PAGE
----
What Impact Will Covid-19 Have on British Politics?

In an interview with the BBC‘s Laura Kuenssberg UK Labour leader Jeremy Corbyn said that the coronavirus has proven that the state has to spend more money “to right the social wrongs of this country.”

Indeed, the British Government has resorted to spending unprecedented amounts of money to help alleviate the economic effects of Covid-19. Chancellor Rishi Sunak unveiled a £330 billion guaranteed loan system to aid businesses that have been ravaged by this pandemic. Other measures include increased grants and rate relief for firms, while the self-employed are being provided with up to £2,500 a month to cover 80 percent of their wages.

Coronavirus Will Shape How Britons View Their Government and Institutions For Years to Come

What type of Britain will emerge from this crisis remains to be seen. Despite this, Covid-19 will not only be remembered as a devastating pandemic, but also as one of those events that changed the course of history in the long-term. The coronavirus will shape the way the British people view their government and institutions for years to come.

Will Hutton, the Principal of Hertford College, was quoted in Sarah Whitebloom’s Oxford University Science Blog for praising the return of state expansionism, Keynesianism, and government responsibility.  Yet John Maynard Keynes warned against increasing inflation to “pay for the war” (in reference to the Second World War), so instead he proposed that taxes on higher wealth and incomes should rise.

UK citizens enjoy different rates of direct taxation depending upon their income bracket and if the Government went down this route, this nation would witness a reversal of the tax cuts this country has benefited from since 1979. That all depends on how soon this virus goes away.

Support for the NHS Will Increase

Nonetheless, support for spending more money on the NHS will only increase after this crisis. Prior to the coronavirus outbreak, 89 per cent of people surveyed by the Health Foundation believed that the health service should be tax-funded and be free at the point of use. In last year’s general election, the Conservatives pledged to recruit 20,000 new nurses. Over 400,000 people have signed up to become NHS volunteers since this pandemic started and last week, millions of citizens applauded NHS workers on their doorsteps.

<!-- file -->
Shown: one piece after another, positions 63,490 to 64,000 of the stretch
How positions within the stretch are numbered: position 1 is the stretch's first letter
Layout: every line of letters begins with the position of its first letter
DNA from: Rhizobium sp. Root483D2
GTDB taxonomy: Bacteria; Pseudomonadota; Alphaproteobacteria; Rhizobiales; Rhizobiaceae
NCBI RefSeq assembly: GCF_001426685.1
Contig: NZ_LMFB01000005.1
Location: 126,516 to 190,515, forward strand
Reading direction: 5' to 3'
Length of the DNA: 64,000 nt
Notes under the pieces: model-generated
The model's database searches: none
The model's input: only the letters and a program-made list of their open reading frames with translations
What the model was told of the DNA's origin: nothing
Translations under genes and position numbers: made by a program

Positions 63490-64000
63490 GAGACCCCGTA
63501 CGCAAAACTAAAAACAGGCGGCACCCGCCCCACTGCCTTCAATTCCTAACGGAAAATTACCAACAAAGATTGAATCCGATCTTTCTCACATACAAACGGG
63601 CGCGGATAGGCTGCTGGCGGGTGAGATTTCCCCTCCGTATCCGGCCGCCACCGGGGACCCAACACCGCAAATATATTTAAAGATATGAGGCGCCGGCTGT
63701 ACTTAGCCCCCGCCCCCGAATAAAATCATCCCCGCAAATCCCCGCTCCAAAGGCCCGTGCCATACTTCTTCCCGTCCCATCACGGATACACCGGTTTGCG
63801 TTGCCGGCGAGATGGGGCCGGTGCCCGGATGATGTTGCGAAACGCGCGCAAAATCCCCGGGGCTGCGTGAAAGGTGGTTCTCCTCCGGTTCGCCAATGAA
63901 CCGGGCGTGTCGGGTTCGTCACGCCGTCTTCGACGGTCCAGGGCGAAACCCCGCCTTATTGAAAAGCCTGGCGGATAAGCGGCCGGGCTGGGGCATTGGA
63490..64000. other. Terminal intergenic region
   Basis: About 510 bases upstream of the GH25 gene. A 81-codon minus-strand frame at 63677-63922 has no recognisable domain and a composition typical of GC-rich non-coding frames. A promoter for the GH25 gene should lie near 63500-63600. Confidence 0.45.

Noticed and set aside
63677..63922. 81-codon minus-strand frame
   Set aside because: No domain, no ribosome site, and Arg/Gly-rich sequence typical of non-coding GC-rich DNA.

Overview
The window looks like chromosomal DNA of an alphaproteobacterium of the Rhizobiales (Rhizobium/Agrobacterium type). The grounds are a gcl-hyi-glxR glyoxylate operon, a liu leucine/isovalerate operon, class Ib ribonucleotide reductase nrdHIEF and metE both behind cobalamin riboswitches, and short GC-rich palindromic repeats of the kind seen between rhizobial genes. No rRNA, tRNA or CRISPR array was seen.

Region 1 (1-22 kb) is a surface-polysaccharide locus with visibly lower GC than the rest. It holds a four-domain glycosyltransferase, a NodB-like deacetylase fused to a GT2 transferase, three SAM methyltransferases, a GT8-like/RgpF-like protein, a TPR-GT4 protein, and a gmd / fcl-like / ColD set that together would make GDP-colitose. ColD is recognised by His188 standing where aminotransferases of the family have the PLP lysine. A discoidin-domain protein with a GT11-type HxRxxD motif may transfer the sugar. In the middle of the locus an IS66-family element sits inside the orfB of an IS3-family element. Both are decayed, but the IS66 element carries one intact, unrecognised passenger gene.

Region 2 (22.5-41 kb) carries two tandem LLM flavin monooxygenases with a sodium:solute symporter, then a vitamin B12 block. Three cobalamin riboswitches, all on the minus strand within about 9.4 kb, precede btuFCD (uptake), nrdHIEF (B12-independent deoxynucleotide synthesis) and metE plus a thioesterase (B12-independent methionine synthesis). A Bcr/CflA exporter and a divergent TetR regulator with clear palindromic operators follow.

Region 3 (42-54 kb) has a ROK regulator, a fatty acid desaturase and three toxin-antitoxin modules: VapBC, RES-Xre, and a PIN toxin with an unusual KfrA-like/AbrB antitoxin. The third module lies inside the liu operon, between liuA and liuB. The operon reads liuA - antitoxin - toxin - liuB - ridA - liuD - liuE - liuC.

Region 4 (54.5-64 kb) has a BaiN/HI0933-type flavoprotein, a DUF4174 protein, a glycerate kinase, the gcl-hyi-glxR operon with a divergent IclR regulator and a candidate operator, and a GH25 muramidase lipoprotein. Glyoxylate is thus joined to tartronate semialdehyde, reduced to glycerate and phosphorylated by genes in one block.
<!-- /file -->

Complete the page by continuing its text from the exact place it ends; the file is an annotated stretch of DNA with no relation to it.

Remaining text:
The Ongoing Crisis is No Excuse for ‘Coronomics’

As the IEA’s Ryan Borune argues, once this crisis is over, the Government must reinvigorate the economy by relaxing labor market regulations on overtime, Sunday trading, and working hours rules. They should also improve tax incentives to provide retailers and manufacturers with an opportunity to compensate for lost activity when the rebound comes. In these unique circumstances, GDP must increase, but this crisis is not an excuse for long-term “coronomics.”

Furthermore, This Is Money has warned that the middle classes will see their pensions, investments and house values hit by the stimulus that Sunak has implemented.

The coronavirus has impacted the UK at a time when it is leaving the EU and embracing trading opportunities with other countries. Prior to this pandemic, China was one country being considered for a post-Brexit trade deal. The Institute of Export and International Trade anticipates that there will be a reduction in demand for British whisky, salmon and chocolate in China, which reduces the trading opportunities for both nations beyond this virus. It is also likely that British businesses like airline companies will introduce internationally validated systems that test the health of patients arriving in the UK.

Does Boris Want to Let Corbyn Win the Economic Argument?

Covid-19 will undoubtedly shape the rest of this parliamentary term, but if Prime Minister Boris Johnson is serious about making this country thrive again, he must not transform himself into a converted Keynesian, because then Corbyn will have won the economic argument after all.